New York still has 454,000 fewer private-sector jobs than it did two years ago, before the coronavirus pandemic swept the city and state — a 4.1 percent job deficit that is the worst in the mainland US, according to an analysis by the new federal labor statistics shows.
As of February, the number of jobs in 21 states had exceeded their pre-pandemic employment levels, according to the Federal Bureau of Labor Statistics.
The U.S. as a whole has recovered 19.6 million of the 21 million jobs lost in spring 2020 — a full 1.1 percent recovery of all jobs lost during the pandemic, according to senior fellow EJ McMahon’s analysis of federal employment data with the Empire Center for Public Policy.
But New York State was still 4.1 percent below its pre-pandemic employment level. The city’s population has also declined sharply — particularly in Manhattan.
“On a percentage basis, only Hawaii and Alaska were worse off,” McMahon said.
Tourist-dependent Hawaii has 9 percent fewer jobs.
The recovery in New York’s jobs is painfully slow, despite the federal government pumping $270 billion into the state over the past two years, he noted.
“It will take more than federally subsidized government spending to fuel the economic growth that New York needs,” McMahon said.
McMahon said the COVID-19 lockdowns and other public health restrictions affecting commerce didn’t explain why New York lagged behind in recovering jobs.
Neighboring states of New Jersey, Connecticut and Massachusetts were also hit hard and early by the COVID-19 outbreak, imposing identical lockdowns and restrictions as of March 2020. Just like California.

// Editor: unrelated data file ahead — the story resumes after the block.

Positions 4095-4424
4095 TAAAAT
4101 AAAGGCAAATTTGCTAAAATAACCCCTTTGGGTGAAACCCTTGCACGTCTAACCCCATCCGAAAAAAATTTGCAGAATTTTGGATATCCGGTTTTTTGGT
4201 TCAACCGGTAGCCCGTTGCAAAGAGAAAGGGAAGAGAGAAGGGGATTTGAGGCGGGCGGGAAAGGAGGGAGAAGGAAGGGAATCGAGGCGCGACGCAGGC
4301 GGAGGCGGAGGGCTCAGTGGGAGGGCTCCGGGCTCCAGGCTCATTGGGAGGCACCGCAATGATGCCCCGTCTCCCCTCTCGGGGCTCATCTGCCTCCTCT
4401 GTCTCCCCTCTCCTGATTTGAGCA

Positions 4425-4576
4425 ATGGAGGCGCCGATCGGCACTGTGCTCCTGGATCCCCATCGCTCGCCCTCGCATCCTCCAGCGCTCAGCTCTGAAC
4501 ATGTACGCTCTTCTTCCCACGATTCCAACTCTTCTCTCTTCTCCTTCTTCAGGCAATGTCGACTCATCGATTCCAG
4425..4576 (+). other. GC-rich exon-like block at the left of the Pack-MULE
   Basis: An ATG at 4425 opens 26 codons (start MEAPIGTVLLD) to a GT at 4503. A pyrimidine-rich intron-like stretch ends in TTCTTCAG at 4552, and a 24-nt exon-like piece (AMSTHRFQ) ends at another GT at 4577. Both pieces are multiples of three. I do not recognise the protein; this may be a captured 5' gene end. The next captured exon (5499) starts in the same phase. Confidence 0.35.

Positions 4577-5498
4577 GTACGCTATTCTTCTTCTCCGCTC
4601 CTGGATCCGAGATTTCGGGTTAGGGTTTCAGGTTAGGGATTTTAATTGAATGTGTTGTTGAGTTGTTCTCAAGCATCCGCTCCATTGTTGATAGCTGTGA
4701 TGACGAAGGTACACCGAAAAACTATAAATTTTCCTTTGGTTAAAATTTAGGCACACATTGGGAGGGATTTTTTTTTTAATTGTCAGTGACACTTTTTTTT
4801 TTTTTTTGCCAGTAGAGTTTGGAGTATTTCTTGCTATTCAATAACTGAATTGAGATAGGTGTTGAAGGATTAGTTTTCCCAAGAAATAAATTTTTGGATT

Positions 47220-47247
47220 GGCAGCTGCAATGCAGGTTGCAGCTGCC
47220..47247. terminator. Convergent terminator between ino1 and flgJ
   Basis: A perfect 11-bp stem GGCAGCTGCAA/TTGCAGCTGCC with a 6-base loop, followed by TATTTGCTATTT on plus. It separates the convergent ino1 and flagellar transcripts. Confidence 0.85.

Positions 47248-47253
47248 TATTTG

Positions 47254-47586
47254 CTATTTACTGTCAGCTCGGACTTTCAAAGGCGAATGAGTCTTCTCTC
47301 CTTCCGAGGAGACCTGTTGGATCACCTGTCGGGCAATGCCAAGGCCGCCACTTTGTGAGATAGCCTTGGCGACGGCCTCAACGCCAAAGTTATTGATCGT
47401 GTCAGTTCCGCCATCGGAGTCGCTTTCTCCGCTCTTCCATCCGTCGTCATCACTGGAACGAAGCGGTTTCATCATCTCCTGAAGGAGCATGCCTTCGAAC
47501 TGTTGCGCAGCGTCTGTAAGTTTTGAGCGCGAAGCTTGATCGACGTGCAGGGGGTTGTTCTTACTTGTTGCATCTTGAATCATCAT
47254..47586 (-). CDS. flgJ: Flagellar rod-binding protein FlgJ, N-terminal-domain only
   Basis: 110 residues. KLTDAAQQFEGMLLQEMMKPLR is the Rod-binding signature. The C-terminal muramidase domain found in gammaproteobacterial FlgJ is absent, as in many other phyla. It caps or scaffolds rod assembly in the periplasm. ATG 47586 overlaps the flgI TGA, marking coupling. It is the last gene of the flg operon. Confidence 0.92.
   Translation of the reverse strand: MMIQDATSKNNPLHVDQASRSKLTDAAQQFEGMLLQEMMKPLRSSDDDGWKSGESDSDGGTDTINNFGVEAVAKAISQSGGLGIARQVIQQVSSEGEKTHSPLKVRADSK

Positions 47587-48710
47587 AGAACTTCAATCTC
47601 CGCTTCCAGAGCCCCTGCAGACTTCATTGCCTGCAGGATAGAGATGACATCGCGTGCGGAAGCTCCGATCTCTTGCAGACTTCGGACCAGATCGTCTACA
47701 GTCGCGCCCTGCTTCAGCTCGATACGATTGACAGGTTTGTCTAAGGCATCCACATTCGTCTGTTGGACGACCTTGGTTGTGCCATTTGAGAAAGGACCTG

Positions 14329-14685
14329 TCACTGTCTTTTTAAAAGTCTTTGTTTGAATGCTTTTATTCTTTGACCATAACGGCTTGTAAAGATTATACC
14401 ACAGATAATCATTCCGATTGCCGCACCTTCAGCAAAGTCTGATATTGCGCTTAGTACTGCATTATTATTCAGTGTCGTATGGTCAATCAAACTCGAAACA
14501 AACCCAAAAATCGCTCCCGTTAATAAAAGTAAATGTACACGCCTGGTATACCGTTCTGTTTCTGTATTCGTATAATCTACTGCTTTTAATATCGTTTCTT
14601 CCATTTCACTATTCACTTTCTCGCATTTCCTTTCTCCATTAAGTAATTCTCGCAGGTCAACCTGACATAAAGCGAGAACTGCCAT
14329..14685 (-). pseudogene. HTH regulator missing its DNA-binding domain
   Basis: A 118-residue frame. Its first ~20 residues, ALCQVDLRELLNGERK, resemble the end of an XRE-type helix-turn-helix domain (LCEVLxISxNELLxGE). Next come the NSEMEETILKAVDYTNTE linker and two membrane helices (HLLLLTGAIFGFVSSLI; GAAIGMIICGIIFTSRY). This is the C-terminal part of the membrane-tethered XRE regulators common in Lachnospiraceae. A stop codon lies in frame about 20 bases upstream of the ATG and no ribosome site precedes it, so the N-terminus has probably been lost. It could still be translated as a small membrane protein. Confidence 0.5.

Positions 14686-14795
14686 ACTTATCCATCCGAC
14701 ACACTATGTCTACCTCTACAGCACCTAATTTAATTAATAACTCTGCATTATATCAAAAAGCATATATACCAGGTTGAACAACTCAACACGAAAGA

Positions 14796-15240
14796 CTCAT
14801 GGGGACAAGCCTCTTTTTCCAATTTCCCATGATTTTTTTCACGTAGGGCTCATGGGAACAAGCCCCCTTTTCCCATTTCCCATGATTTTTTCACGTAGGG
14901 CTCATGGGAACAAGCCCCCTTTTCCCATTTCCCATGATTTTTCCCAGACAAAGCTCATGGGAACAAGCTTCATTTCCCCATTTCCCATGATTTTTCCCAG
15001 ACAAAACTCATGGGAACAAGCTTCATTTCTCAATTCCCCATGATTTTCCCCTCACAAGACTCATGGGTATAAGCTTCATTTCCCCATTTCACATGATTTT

Still, New Jersey and California are less than half a percentage point — 0.4% — away from regaining all pre-pandemic jobs reported in February 2020.
Meanwhile, Florida and Texas added jobs during the pandemic — 3.4% and 2.9%, respectively.
“Two years earlier, Florida had 357,000 fewer private sector jobs than New York; but last month private employment in the Sunshine State had grown to 244,000 jobs above New York levels,” McMahon said.
In an economic forecast released in January, Gov. Kathy Hochul said New York may not regain jobs in the tourism, hotel and retail sectors until 2026.
New York City — the state’s economic powerhouse and the epicenter of the first COVID-19 outbreak — suffered the largest job losses. The Big Apple has seen 282,700 fewer jobs as of February 2020 before the pandemic, or nearly 7% fewer.
But other regions of the state are also lagging behind, McMahon said.
“All but one of New York’s 14 other metro areas also lagged well behind the national job recovery rate. The exception was the smallest, Watertown-Fort Drum, where February employment was up 1.4 percent from 2020,” he said.
A comprehensive Morning Consult survey of more than 9,000 workers, commissioned by the New York City Partnership, the Big Apple’s influential trade group, found that concerns about rising crime and declining quality of life are also hurting economic recovery has hindered.
https://nypost.com/2022/03/28/new-york-has-454k-fewer-jobs-from-pre-pandemic-era-new-federal-data-shows/ New York has 454,000 fewer jobs from before the pandemic, new federal data shows